The RTP Packet content of SCIP traffic is dependent upon the
         SCIP session state.  SCIP secure session establishment uses
         protocols defined in SCIP-210 [SCIP210] to negotiate an
         application.  SCIP secure traffic may consist of the encrypted
         output of codecs such as MELPe [RFC8130], G.729D [RFC3551],
         H.264 [RFC6184], or other media encodings, based on the
         application negotiated during SCIP secure session
         establishment.  SCIP traffic is highly variable and may include
         other SCIP signaling information in the media stream.  SCIP
         traffic may not always be a continuous stream at the bit rate
         specified in the SDP [RFC8866] since discontinuous transmission
         (DTX) or other mechanisms may be used.  The SCIP payload size
         will vary, especially during SCIP secure session establishment.
      
      4.1. RTP Header Fields
      
         The RTP header fields SHOULD conform to RFC 3550.  This is a
         SHOULD rather than a SHALL in recognition that legacy SCIP-
         enabled products may not strictly adhere to RFC 3550.
      
         SCIP traffic may be continuous or discontinuous.  The Timestamp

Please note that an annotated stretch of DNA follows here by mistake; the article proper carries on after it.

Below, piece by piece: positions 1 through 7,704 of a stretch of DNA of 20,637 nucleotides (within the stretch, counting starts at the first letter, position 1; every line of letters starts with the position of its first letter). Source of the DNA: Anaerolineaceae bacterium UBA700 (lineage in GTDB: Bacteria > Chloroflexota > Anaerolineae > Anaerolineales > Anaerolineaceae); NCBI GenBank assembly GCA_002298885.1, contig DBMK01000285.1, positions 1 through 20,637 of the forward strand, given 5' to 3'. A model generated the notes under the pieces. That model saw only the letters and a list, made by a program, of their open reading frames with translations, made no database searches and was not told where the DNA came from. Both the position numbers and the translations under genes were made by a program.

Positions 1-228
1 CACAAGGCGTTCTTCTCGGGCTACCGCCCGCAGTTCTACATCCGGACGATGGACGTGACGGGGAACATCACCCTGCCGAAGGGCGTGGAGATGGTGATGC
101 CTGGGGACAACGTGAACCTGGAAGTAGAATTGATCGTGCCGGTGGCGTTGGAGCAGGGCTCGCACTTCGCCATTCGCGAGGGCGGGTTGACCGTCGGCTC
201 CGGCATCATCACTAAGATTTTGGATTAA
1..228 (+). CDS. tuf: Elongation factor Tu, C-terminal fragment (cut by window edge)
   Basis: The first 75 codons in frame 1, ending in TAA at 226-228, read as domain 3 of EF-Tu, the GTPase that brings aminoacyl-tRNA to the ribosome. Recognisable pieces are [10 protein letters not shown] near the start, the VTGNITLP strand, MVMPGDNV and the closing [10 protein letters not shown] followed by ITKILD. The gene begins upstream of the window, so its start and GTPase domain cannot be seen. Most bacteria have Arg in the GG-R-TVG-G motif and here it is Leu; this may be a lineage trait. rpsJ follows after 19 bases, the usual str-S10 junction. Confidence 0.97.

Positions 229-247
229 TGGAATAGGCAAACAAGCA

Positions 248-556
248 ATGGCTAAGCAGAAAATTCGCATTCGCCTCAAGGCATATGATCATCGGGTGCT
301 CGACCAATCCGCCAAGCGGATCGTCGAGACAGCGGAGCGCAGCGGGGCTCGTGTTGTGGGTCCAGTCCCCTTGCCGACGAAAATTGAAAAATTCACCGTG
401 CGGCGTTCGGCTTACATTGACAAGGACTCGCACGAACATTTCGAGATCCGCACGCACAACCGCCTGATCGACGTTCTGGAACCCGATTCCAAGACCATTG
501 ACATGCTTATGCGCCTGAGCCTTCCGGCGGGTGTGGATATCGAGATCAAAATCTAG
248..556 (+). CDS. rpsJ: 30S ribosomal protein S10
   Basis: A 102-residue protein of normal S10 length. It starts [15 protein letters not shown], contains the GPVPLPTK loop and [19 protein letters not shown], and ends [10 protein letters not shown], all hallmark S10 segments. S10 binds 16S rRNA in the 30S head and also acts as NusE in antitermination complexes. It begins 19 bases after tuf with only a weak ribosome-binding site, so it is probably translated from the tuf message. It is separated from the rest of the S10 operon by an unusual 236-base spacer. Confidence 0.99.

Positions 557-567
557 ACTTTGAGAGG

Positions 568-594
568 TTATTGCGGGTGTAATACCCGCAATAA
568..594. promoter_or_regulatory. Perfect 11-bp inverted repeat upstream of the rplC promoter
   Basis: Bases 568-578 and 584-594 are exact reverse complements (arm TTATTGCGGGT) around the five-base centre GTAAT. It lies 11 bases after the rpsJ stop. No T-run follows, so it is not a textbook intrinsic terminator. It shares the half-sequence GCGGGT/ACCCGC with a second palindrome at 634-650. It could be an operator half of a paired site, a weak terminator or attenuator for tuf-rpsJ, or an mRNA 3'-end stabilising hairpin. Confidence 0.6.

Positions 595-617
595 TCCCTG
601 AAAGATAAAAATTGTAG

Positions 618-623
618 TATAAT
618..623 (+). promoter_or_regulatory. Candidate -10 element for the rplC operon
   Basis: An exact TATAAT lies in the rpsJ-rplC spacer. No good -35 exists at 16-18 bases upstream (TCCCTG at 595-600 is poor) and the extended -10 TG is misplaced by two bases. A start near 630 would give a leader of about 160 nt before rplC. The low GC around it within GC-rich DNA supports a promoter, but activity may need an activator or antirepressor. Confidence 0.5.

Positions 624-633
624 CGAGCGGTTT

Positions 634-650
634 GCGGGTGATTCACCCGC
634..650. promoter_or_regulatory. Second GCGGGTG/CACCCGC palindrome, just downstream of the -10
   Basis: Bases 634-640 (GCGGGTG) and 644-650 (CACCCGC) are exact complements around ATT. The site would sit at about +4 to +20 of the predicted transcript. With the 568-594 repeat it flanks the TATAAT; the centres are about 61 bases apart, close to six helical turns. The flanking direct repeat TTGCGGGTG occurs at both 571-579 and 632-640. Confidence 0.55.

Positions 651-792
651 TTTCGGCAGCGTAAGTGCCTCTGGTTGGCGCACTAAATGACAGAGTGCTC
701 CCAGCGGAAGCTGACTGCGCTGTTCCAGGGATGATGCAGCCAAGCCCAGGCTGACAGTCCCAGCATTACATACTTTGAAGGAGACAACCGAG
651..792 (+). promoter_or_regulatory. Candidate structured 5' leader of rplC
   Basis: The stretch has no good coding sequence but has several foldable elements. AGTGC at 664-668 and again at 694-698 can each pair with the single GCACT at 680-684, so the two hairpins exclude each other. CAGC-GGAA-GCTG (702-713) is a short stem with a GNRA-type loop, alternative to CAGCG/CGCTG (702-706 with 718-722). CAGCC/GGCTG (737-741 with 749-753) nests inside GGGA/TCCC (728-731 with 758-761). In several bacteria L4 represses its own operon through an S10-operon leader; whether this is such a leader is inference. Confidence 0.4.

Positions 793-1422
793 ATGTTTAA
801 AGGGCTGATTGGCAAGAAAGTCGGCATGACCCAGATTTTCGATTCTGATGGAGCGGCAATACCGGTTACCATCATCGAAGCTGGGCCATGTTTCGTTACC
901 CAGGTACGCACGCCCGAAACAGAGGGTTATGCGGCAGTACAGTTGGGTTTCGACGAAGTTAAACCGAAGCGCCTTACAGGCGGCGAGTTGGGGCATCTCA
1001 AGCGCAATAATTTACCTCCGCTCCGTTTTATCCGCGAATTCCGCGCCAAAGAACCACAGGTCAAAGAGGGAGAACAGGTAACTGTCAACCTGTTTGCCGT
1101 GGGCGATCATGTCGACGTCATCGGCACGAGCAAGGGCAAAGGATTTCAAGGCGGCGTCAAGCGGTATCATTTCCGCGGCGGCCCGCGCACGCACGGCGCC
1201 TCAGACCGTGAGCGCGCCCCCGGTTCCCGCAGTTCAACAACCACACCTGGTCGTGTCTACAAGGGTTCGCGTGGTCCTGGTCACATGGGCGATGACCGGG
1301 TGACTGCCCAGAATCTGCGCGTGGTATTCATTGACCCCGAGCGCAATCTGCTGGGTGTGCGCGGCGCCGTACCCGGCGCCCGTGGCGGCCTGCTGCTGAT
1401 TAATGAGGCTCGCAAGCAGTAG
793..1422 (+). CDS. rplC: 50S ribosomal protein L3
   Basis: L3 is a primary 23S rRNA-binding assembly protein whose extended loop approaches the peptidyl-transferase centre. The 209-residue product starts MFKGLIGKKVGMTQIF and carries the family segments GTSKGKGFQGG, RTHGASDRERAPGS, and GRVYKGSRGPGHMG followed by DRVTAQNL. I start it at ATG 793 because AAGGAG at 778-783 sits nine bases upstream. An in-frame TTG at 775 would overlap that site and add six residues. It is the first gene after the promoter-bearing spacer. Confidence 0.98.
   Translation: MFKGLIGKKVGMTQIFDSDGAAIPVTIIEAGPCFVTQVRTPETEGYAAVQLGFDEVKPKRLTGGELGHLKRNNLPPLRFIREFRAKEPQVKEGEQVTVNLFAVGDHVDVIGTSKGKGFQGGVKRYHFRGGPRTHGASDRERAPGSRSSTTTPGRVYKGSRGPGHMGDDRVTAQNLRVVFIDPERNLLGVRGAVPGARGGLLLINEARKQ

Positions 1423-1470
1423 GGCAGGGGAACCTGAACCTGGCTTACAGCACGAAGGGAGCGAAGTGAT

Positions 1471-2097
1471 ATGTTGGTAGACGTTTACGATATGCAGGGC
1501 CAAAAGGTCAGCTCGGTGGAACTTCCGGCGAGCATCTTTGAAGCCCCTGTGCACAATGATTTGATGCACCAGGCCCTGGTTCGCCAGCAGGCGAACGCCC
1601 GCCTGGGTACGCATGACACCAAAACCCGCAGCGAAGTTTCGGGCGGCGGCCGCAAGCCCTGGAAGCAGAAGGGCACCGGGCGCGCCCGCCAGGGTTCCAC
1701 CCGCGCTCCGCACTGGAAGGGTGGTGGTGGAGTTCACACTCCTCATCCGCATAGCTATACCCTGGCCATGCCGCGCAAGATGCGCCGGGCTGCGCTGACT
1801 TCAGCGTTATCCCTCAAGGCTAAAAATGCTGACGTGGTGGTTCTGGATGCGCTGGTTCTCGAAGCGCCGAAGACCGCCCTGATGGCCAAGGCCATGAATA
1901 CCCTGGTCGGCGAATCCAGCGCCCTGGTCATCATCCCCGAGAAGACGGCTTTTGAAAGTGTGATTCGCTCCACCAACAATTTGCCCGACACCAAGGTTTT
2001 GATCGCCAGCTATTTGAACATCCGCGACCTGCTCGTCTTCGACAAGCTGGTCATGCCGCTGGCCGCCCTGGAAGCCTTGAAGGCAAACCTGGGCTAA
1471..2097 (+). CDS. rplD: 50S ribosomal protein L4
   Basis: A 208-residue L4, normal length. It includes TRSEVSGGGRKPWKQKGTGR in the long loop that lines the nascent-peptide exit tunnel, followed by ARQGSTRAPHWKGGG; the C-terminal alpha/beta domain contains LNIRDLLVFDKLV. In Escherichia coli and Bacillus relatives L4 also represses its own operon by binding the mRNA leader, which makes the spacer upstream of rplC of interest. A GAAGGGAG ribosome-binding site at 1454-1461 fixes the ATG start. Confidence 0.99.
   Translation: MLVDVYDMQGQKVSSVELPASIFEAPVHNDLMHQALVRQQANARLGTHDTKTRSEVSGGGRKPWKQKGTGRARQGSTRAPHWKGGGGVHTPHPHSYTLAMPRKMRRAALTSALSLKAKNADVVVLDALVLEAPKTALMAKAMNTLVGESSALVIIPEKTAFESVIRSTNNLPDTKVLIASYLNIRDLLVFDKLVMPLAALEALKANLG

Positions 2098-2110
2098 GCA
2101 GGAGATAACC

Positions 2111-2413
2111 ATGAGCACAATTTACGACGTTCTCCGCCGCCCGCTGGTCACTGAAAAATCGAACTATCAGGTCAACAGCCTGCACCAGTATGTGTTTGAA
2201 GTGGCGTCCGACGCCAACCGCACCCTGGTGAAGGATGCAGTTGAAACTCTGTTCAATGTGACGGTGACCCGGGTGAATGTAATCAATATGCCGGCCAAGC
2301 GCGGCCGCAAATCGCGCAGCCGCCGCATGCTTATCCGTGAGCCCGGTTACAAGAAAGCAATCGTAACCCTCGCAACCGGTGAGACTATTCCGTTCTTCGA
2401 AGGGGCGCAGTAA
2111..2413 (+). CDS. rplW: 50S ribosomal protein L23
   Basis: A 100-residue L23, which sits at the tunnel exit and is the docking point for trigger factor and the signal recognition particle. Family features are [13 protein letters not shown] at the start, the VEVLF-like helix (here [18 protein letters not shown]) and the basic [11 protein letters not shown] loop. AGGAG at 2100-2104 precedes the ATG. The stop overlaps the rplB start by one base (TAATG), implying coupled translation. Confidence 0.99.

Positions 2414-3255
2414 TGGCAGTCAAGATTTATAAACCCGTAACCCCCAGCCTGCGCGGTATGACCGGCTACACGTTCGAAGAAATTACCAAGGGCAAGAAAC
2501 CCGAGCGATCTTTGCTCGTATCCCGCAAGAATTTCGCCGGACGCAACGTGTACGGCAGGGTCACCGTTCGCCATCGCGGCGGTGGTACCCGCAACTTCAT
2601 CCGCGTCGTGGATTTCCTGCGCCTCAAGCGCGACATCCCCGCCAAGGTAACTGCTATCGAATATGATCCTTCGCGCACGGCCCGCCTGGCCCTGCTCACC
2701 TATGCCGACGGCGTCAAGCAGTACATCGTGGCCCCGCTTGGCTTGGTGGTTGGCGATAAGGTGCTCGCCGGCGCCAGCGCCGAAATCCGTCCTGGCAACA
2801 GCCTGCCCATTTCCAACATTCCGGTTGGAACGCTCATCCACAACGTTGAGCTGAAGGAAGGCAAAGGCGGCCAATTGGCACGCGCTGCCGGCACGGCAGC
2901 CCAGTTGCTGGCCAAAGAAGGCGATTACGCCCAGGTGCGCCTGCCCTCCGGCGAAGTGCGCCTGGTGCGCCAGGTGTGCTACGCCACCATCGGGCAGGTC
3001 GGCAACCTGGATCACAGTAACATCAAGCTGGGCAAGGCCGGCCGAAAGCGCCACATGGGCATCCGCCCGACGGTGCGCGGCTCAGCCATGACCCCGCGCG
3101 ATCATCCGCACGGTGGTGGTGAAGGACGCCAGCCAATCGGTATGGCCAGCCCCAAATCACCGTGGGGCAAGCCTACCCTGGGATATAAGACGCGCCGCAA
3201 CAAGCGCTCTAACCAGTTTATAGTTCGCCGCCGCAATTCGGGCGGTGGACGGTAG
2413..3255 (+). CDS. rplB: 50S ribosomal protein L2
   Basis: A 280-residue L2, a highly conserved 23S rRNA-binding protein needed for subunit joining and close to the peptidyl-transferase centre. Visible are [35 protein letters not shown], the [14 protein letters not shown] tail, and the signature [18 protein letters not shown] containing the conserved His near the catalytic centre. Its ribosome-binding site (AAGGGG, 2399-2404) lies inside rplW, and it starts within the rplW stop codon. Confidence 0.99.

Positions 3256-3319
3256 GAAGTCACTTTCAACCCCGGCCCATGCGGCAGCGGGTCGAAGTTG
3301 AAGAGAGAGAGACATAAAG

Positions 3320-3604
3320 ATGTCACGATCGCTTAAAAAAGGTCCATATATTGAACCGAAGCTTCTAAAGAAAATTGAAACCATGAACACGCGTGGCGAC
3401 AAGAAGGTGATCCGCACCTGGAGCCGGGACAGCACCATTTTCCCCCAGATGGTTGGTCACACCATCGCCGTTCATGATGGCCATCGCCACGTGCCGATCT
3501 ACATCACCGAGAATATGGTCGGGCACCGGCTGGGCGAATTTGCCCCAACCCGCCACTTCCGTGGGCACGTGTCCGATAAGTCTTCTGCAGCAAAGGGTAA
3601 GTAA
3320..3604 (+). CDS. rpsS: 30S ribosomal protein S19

field increments based on the sampling clock for discontinuous
         transmission as described in [RFC3550], Section 5.1.  The
         Timestamp field for continuous transmission applications is
         dependent on the sampling rate of the media as specified in the
         media subtype's specification (e.g., MELPe [RFC8130]).  Note
         that during a call, both discontinuous and continuous traffic
         is highly probable.  Therefore, a jitter buffer MAY be
         implemented in endpoint devices only but SHOULD NOT be
         implemented in network devices.
      
         The Marker bit SHOULD be set to zero for discontinuous traffic.
         The Marker bit for continuous traffic is based on the
         underlying media subtype specification.  This specification is
         a SHOULD rather than a SHALL in recognition that legacy SCIP-
         enabled products may not strictly adhere to the media subtype
         specification.
      
      5. Payload Format Parameters
      
         The SCIP RTP payload format is identified using the scip media
         subtype, which is registered in accordance with [RFC4855] and
         per the media type registration template form [RFC6838].  A
         clock rate of 8000 Hz SHALL be used for "audio/scip".  A clock
         rate of 90000 Hz SHALL be used for "video/scip".
      
      
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      5.1. Media Subtype "audio/scip"
      
         Media type name: audio
      
         Media subtype name: scip
      
         Required parameters: N/A
      
         Optional parameters: N/A
      
         Encoding considerations: Binary.  This media subtype is only
         defined for transfer via RTP.  There SHALL be no
         encoding/decoding (transcoding) of the audio stream as it
         traverses the network.